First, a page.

Google Music Gives You Millions Of Songs From The Cloud

By on June 3, 2013

The current trend in playing music is towards the cloud, and Google Music is a fine example of this trend.

The service started out on November 16. 2011, and it allows anyone to sign up and then upload a large volume of music that you can then listen to on any compatible device,

no matter where you are as long as you have an Internet connection.

This means you have way more versatility and capacity for music through the Google Cloud then if you were just trying to store everything directly on the device.

Some of the other features of the service include the following.

20 Million Songs on All Access

One brand new feature for Google Music which has been out for a year or two now, is the “All Access” service.

This is an extra service that allows you to pay per month to get access to 20 million songs.

You can listen to these songs however you like, or even download them so you can play them when you aren’t online for an additional fee.

The songs you download will be totally DRM free, it will be all yours and you won’t have any restrictions on how you can use it unlike many other services.

Get Free Music and Storage

Google Music has a “Song of the Day” feature that lets you download a free song every single day.

But even beyond that, Google Music lets you store up to 20,000 songs for free.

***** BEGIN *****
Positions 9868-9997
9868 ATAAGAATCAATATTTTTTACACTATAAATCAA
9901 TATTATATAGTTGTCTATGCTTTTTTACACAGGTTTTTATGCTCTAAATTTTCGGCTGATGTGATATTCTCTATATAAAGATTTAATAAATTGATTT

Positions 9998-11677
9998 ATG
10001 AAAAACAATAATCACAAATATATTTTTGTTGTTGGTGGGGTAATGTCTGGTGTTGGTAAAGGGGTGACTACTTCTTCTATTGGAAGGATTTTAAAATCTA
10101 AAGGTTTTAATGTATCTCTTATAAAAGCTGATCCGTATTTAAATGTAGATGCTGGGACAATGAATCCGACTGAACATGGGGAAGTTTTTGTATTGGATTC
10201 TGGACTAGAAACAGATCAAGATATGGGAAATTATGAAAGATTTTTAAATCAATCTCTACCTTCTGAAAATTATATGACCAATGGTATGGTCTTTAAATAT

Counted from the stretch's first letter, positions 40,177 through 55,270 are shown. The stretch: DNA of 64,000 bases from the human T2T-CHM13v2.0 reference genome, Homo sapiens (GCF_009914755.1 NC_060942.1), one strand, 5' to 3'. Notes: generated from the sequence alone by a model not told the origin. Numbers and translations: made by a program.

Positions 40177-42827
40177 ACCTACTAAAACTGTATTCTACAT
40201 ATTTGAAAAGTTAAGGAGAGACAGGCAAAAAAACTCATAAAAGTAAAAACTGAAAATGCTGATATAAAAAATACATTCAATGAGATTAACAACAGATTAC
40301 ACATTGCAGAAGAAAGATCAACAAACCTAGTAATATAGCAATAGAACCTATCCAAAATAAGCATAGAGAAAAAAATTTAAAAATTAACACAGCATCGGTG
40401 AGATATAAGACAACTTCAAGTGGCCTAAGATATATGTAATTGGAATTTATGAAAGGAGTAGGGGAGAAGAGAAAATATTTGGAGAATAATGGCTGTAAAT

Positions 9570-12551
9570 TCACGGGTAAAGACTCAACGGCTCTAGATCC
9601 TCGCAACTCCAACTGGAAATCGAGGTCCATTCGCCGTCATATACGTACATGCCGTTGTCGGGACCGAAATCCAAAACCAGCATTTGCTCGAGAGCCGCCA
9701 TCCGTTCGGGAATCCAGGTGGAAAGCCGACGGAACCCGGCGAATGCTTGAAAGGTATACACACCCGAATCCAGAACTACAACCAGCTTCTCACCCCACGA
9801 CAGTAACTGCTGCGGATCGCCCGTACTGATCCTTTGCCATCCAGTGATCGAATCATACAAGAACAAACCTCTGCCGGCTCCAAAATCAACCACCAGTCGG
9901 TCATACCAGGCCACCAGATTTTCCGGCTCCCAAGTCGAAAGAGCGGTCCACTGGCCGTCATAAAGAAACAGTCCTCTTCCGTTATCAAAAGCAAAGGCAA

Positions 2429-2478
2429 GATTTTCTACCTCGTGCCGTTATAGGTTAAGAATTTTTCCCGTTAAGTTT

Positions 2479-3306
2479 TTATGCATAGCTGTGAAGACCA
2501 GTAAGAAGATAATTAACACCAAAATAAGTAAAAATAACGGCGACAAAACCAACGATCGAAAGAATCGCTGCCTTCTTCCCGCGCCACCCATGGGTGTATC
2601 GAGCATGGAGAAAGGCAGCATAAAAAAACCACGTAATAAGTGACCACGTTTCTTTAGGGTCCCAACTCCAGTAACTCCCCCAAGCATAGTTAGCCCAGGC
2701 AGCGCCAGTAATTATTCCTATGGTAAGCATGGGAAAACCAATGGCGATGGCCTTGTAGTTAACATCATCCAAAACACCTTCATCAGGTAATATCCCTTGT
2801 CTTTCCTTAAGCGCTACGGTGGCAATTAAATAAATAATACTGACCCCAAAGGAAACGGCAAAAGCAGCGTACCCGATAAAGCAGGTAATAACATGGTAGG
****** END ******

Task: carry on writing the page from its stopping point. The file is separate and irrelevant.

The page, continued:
There’s no total limit to the size of these files, only that here aren’t more than 20,000 of them. The encoding here is at 320Kbps.

It can take a little while to get all the music on the servers if you have a lot, but this brings us to another feature of Google Music.

You can set certain folders on your computer to automatically upload music to Google.

So, whenever you download music into your music folder, it will upload it to the cloud so you’ll have it for streaming just a few minutes afterward.

Personalize Your Music with Listen Now

Music promoters have been talking about a new feature for Google Music called Listen Now, which is like a smart robot  for your music collection.

It will watch when you play music, and then suggest songs in your playlist based on the genres and bands you’re listening to.

While it’s true that other services also do this,

what’s unique about the Google Music version is that you can see what songs are coming up on your auto-generated playlist and tweak them.

And every time you delete a repeated son or one that you don’t actually like, Google Music will learn about your preferences.

Overall, services like Google Music make it easy for anyone to get free cloud streaming of music anywhere they are.

The world is becoming more mobile all the time, and the savvy music listener will take advantage of the portability in lockstep with technological progress.

This is a post by Ashley Williamson. Ashley is a freelance writer and an occasional guest-blogger interested in tech,

business and health realted topics. When she is not working she likes to travel and do yoga.

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